Mt. Washington Sweetmeat Jar, ca. 1884
Appraised Value: $2,000
IMAGE: 1 of 1
Appraisal Video: (2:36)
Glass, Pottery & Porcelain, Silver
Antique Dealer & Certified Appraiser
GUEST: I got this piece from my great-grandmother. It came to me by her son to my uncle and then to me. I really thought it was unusual and pretty and feminine, and it spoke to me.
APPRAISER: Well, that's wonderful. It's a sweetmeat jar, which is basically for candies. And you had mentioned that you did a little bit of research.
GUEST: I had looked through a little antique guidebook that I had that talked about art glass, and it said that there was some kind of... I can't remember the name of it, but Mount Washington glass, that pink into yellow, it was kind of a neat thing.
APPRAISER: Well, I think what you found when you were researching was Burmese glass.
GUEST: That's the word.
APPRAISER: That was the word, "Burmese." Well, what you have here is a piece of Mount Washington glass. This glass was designed by Frederick Shirley of Mount Washington Glass, and they were located in Massachusetts. And Mount Washington Glass eventually was bought out by Pairpoint Glass, and this would have been about 1884.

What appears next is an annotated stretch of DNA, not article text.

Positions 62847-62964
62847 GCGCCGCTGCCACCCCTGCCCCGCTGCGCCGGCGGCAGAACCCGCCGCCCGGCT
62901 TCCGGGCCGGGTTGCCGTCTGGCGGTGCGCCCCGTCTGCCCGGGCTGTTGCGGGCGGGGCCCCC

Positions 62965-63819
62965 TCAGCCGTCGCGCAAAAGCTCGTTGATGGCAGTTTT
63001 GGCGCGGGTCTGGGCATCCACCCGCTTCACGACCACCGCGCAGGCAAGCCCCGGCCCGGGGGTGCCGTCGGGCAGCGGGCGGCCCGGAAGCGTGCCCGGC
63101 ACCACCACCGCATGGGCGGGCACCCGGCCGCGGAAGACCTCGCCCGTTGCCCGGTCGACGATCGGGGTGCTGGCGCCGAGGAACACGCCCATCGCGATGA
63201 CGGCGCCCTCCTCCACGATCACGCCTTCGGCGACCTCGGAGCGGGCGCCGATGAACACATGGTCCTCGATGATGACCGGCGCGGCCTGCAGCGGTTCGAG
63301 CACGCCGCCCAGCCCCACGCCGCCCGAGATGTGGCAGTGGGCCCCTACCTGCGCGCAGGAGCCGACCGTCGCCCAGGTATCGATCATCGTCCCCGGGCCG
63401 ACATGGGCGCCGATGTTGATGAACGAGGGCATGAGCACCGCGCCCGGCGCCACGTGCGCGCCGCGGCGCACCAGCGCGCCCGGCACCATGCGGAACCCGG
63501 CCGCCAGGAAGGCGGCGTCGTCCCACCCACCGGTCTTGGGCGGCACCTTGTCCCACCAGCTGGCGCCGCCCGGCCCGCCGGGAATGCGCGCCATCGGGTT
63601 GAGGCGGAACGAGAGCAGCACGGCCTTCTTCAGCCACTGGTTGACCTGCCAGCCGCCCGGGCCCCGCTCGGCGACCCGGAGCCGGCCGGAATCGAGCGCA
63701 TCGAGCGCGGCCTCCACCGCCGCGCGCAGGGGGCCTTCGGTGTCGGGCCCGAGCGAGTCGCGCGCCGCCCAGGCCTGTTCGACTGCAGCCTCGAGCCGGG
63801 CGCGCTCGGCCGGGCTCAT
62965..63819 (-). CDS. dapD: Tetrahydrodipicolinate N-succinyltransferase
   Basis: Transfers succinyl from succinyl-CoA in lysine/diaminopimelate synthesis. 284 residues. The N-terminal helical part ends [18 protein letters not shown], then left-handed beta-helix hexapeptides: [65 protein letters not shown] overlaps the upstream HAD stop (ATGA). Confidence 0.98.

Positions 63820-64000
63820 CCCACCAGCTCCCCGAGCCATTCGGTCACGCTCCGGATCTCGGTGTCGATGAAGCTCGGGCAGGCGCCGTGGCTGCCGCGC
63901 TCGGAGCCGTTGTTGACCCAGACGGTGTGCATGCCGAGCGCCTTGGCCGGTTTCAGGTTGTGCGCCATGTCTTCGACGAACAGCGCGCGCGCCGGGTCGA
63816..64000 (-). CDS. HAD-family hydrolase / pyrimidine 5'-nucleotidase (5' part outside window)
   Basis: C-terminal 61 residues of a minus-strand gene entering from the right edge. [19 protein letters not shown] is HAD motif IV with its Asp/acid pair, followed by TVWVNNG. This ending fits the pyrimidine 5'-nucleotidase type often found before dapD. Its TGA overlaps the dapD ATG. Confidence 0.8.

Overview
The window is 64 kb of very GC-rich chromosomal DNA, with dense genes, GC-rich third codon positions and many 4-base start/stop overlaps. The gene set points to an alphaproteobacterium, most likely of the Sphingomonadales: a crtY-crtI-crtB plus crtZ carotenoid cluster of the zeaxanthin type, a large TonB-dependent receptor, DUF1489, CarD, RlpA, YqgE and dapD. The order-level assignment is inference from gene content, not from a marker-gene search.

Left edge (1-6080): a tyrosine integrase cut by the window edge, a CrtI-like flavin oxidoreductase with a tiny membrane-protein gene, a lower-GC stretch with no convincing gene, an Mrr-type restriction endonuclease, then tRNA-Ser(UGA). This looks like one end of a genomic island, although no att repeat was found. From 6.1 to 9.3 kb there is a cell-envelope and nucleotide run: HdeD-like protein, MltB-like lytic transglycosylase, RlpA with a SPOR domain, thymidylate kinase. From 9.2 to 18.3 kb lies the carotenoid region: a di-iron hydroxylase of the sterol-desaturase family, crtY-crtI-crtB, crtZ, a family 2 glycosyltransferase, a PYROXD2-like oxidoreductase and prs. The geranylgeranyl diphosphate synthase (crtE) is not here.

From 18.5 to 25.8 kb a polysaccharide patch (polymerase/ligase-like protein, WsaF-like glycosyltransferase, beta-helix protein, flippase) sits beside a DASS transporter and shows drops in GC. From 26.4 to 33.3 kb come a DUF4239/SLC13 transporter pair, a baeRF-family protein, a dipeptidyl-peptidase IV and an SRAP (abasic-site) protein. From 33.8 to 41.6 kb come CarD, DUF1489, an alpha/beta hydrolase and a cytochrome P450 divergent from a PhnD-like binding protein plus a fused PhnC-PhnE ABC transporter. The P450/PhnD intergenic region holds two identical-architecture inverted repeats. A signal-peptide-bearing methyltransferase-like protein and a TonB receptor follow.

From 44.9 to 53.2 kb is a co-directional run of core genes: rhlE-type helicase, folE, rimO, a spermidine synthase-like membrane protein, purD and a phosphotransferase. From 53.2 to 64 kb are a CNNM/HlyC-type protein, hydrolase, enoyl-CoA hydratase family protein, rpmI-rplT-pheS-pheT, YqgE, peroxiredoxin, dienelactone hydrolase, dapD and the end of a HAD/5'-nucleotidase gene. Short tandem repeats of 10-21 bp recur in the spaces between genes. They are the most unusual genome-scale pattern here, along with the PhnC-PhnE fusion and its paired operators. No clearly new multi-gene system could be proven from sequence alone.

GUEST: Oh, my gosh.
APPRAISER: So it's an early piece.
APPRAISER: And this intrigued me when I saw it, this pattern, and I was thinking it was octopus, um... but it's a starfish. And it's all the way around. We have three sections of jeweled area of starfish, and that's what caught my eye.
GUEST: Oh, wow.
APPRAISER: Under this is a hobnail. It's hard to see because it's blended into the glass, but it is considered hobnail. And um, this used to be called Albertine glass, but now it's commonly called Crown Milano.
GUEST: Crown Milano.
APPRAISER: Yes. The lid and the bail handle-- that's silverplate. Now, you started off on your research, and you were almost there, but not quite. Well, if you're able to get this cleaned up, this is a comfortable piece at $2,000.
GUEST: (gasps) Are you kidding?
APPRAISER: If you can't clean it up, then you might have to have a professional do a little resilvering. You might have to spend a little money to bring it up to that two.
GUEST: Oh, my gosh.
APPRAISER: It's a wonderful, wonderful piece.
GUEST: It is. I just can't believe it.
APPRAISER: Aren't you happy?
GUEST: I'm going to cry.
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